How would you describe your set-up playing live/ DJ’ing to people? And how do you compare playing on an acoustic instrument with the possibilities that electronics can afford you?

Well, I definitely have many different set-ups depending where I play, the space, the people, and the mood. I love playing live because it allows me to perform in front of people. I have done a couple of events where I played Grand Piano mixing in electronic sounds with Ableton, a MicroKorg XL, and a Roland Tr-8. If allowed, while traveling, my live sets always consists of these but I will substitute one of my keyboards for the Grand Piano. Each live set, I prepare new unreleased music that is created just for that show. For DJ Sets I try to stick to using a lot of Vinyl. Growing up in Italy and even for my residency at Goa that is what we all learn to DJ on and it holds more respect here as an art-form.

Tell us about your residency at Goa Club in Rome?

12642683_904210636360036_4061784672113783182_nThis is the second year I have held a residency at GOA Club, where I work with their GOA Ultrabeat night as well as GOA Nozoo. For GOA Ultrabeat, I mainly open with a Live Set for their huge events like Cocoon Rome and Music On. I’ve recently worked a lot with GOA Nozoo not only as a resident but also adding events like a No.19 Music Night and a Culprit Sessions in Rome.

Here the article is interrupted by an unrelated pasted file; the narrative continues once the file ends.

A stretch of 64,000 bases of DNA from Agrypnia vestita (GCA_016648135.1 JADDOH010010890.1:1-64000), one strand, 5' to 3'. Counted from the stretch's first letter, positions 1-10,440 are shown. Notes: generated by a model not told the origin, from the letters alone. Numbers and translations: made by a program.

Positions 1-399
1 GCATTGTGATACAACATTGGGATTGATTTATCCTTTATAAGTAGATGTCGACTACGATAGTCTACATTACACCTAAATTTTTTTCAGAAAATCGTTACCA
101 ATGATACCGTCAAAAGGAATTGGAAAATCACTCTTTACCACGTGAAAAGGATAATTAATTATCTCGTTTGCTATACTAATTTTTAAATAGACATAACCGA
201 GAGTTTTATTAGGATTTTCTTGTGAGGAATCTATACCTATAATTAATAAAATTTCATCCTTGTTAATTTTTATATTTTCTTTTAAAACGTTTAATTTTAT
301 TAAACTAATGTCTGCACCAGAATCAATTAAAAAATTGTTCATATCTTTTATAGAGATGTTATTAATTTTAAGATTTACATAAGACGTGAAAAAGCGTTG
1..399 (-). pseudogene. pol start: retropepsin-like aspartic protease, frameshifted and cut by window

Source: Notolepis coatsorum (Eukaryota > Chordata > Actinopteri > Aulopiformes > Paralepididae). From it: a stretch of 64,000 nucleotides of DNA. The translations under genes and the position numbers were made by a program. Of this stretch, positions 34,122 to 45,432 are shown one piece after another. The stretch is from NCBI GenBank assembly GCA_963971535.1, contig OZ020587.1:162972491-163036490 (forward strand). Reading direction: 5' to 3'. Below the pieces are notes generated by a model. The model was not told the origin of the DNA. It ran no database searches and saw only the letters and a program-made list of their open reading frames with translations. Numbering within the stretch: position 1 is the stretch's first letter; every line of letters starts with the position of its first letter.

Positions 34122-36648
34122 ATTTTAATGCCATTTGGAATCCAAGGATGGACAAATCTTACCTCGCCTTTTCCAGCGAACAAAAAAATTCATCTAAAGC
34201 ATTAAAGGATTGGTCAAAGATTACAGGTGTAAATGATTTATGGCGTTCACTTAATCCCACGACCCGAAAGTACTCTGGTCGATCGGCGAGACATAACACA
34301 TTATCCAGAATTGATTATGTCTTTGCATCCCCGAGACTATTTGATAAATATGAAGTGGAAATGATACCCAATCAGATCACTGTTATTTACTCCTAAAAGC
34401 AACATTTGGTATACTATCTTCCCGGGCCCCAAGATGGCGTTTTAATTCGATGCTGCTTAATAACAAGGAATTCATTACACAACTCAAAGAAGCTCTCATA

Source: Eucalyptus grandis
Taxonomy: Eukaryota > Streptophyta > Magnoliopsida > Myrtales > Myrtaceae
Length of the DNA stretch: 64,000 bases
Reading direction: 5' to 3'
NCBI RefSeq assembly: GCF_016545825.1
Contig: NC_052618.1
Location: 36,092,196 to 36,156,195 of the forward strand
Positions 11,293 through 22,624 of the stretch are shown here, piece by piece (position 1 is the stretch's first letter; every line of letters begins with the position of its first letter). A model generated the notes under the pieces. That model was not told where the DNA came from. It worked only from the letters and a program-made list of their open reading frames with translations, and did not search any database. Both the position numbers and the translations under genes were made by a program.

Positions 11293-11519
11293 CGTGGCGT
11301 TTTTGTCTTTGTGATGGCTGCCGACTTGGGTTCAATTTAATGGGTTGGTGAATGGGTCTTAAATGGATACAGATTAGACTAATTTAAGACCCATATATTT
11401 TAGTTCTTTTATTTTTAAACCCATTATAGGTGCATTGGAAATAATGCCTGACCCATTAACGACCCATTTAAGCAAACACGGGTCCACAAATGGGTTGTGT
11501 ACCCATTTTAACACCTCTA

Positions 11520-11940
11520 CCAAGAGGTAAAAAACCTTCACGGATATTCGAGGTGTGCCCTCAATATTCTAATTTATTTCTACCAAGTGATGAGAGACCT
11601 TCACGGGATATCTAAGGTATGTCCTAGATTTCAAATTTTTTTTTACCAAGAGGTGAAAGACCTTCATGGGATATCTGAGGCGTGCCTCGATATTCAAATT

What plans do you have for 2016?

For 2016, I have plans to be in the studio a lot, as well as playing a few important shows around Europe and then heading to America in July and August for a small tour. At the end of this month, I am actually heading to Toronto to meet up with Nitin, one of the heads of No. 19 to spend a week in the studio to finish up an EP.